‘Do you really think so?’ I ask, my eyes closed, remembering. I’m that girl again.
‘Yes,’ he breathes. ‘But he didn’t know what to do. So he did nothing, like a mug, and then he stood on the sidelines and watched you fall in love with someone else, and still he didn’t say it. He had his chances and he missed them all.’
‘Sometimes you just meet the right person at the wrong time,’ I say softly.
‘Yeah,’ he says. ‘And then you spend every day afterwards wishing that time could be rearranged.’
I can’t speak; tears clog my throat.
‘Did you ever tell him how you feel?’
‘No.’ Tears spill down my cheeks. ‘He told me a while back that he loved me, and I didn’t say it back.’
‘No,’ he says, low, fractured. ‘You didn’t.’
‘Is it too late?’
I take a second to get my breath and hope his listeners will bear with me.
‘I don’t know,’ I whisper.
‘I think you should tell him. Perhaps he’s still there, waiting for you to say it. What have you got to lose?’
I’m trending on Twitter. Or rather Rhona is.
#FindRhona #WhereIsRhona #JackAndRhona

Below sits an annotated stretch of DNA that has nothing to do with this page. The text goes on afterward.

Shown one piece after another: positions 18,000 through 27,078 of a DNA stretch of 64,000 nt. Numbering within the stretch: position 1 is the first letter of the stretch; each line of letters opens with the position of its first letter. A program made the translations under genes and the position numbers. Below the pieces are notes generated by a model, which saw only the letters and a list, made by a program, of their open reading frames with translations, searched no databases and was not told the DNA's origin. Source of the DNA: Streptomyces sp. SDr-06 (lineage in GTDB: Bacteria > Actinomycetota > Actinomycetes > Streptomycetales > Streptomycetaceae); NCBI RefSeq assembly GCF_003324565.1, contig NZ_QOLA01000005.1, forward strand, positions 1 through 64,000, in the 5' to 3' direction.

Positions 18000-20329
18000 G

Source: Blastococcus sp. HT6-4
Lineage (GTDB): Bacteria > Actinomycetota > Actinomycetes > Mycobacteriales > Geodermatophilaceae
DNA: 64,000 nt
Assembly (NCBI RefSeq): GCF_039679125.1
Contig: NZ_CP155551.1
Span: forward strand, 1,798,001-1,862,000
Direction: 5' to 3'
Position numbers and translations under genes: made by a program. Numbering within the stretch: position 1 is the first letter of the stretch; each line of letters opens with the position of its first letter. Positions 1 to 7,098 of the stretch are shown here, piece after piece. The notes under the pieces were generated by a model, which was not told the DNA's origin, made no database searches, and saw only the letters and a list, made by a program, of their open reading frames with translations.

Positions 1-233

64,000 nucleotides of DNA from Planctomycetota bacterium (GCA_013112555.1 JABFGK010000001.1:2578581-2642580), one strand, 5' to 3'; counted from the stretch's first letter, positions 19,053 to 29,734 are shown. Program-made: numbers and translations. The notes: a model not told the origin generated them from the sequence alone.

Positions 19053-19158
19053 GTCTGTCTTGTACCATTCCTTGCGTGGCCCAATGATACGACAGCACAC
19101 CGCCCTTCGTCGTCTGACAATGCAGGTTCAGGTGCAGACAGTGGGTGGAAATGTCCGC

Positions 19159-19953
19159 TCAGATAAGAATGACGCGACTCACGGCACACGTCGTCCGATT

It seems that David Tennant heard my late-night radio conversation with Jack, tweeted #findRhona, and in doing so caught the imagination of the entire nation. I’m now one half of a Christmas love story that the twittersphere is determined to give its happy ending. I scroll through the hundreds of tweets that have popped up in the minutes since the call, wide-eyed. Thank God I used a fake name, I think, listening to the snippets of our conversation shared all over the net.
I jump as my mobile rings. Sarah. Of course. She always listens to his shows too.
‘Oh my GOD!’ she shouts. I can hear the baby crying in the background. ‘You’re Rhona!’
I put my phone on the table in front of me and hold my head in my hands. ‘I’m sorry, Sar, I didn’t mean to tell everyone like that.’
‘Christ, Laurie, I’m not angry, I’m bloody crying buckets here! Get your sorry ass up there to him this minute or I’m getting on a plane to drag you up there myself!’
‘What if …’
She cuts in. ‘Check your emails. I’ve just sent your Christmas present.’
‘Hang on,’ I say, dragging my laptop over and opening my inbox to see Sarah’s new email.
‘Ah! I need to go, Lu, the baby’s just piddled all over me without his nappy on,’ she says, laughing. ‘I’ll be watching Twitter for Rhona updates. Don’t screw this up!’
She rings off as I click open her gift: a one-way train ticket to Edinburgh.